CLAIM: “GOVERNMENT’S EVIDENCE INSUFFICIENT TO CONVICT”
by Sharon Rondeau
The first motion petitions the court for a new trial or, alternatively, to vacate the judgment issued by U.S. District Court Judge Susan R. Bolton on the basis that Arpaio should have been granted a trial by jury and that he was charged under an improper statute for the circumstances.
The former six-term Maricopa County Sheriff, Arpaio, 85, became well-known for his strong desire to apprehend illegal aliens within his jurisdiction in order to reduce crime and improve public safety. During the George W. Bush years, Arpaio’s office was accepted into the federal 287(g) program, which establishes a partnership between the Immigration and Customs Enforcement (ICE) agency and approved local law enforcement entities in the apprehension of illegal aliens.
Although the program was temporarily canceled during the Obama years and restarted on a moderate scale, ICE Acting Director Thomas Homan is expanding it under the Trump administration.
Arpaio’s July 31 conviction arose from his deputies having conducted immigration patrols over which a number of Hispanic plaintiffs filed a lawsuit in December 2007, claiming civil rights violations. The civil case ran for nearly nine years.
In early 2015, through his attorneys at the time, Arpaio admitted to not having adhered to U.S. District Court Judge G. Murray Snow’s 2011 order to discontinue the immigration patrols, offering to make restitution to the plaintiffs out of his personal funds.
Snow refused and insisted on a bench trial, costing taxpayers millions. Although evidence was presented during the civil contempt hearings that Snow was biased against Arpaio, he refused to recuse himself.
In May of last year, Snow found Arpaio guilty of civil contempt of court and made a referral for possible criminal contempt to the U.S. Attorney for the District of Arizona, who declined to pursue it based on a conflict of interest.
The case was then referred to the U.S. Justice Department, which announced in October that it would pursue the charge just days before early voting began in the state of Arizona as Arpaio sought re-election to a seventh term.
On November 8, 2016, Arpaio lost the election to Democrat Paul Penzone, who took office on January 1.
Arpaio is represented by the law firms of Wilenchik & Bartness of Phoenix and Goldman & Zwillinger PLLC of Scottsdale. The motions were filed on the same day that Gregg Jarrett of Fox News reported that President Donald Trump is considering pardoning Arpaio, who was an early Trump supporter and campaigned for him in Arizona.
If Trump issues the pardon, it will be the first of his presidency. On Monday, Arpaio reacted with surprise that Trump was aware of his case but said, “I am happy he understands the case.”
Arpaio’s attorneys contend, as they have for some time, that their client was charged under the wrong criminal statute because the applicable law’s time limitations had expired. On page 2, the attorneys claim that a Justice Department attorney made a false statement in regard to the meaning of one of Snow’s orders.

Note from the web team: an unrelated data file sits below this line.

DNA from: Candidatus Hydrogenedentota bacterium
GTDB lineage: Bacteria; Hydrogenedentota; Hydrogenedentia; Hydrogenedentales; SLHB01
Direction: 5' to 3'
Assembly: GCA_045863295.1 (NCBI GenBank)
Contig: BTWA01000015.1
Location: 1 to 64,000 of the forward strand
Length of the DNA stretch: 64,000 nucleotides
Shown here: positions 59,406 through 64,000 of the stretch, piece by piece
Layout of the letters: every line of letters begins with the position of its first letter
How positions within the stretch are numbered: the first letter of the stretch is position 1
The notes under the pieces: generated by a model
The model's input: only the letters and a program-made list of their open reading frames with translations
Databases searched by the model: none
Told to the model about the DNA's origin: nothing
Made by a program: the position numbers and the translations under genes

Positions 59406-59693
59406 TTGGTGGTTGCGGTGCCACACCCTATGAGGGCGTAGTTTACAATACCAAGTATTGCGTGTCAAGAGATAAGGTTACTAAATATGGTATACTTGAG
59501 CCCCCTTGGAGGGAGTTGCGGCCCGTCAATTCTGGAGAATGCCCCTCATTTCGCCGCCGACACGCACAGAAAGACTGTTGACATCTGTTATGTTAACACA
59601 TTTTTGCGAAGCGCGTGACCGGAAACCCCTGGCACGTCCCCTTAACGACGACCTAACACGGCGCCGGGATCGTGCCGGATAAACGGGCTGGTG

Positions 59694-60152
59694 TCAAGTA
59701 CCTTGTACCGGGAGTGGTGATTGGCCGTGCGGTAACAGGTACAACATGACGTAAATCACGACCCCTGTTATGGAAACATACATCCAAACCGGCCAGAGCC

On page 2, the argument is made that Bolton could not have been neutral based on the argument that “…because the ‘victim’ in a contempt of court case is really the Court, trying the case to the Court is about as fair as trying a criminal case to the victim– the Court has an inherent conflict and prejudice, which the Defendant raised before trial both as a basis for granting a trial by jury… And again in his Motion to Change Venue…”
The attorneys argue that if the verdict is not vacated and a jury trial granted, “a certain reversal by the appellate courts” would be the result (p. 7).
Also on page 7, Arpaio’s legal team argues that their client was deprived of his right to be present when the verdict was rendered, alleging Fifth and Sixth Amendment violations.
The second motion filed on Monday, which asks for a “Judgment of Acquittal,” claims that Judge Snow’s 2011 order which Arpaio allegedly willfully violated remains unclear to the present day and that witness testimony supports their position. Conversely, the attorneys argue, Snow’s 2013 “permanent injunction” was expressed more clearly and resulted in Arpaio’s suspension of the immigration patrols (pp. 4-5).
On page 9, Arpaio’s attorneys argue that the Court’s verdict “is completely contrary to the evidence at trial, and to the truth” and that it declared “an innocent man guilty of contempt.”
On page 14, Arpaio’s team cites statements made by U.S. Border Patrol agents during the trial indicating that they had an expectation that the Maricopa County Sheriff’s Office, led by Arpaio at the time, would cooperate with them in detaining illegal aliens discovered within the county.
Four pages later, the attorneys argue that Snow conducted the civil-contempt hearings in a manner applying to criminal cases and that Arpaio’s subsequent criminal trial “constituted Double Jeopardy.”
Exhibit “A” informs the court that as of September 2012, state law “required that state law enforcement contact ICE or CBP when they encountered an illegal alien during a lawful stop.”
The five-page addendum concludes with, “…the Government’s evidence was insufficient to convict.”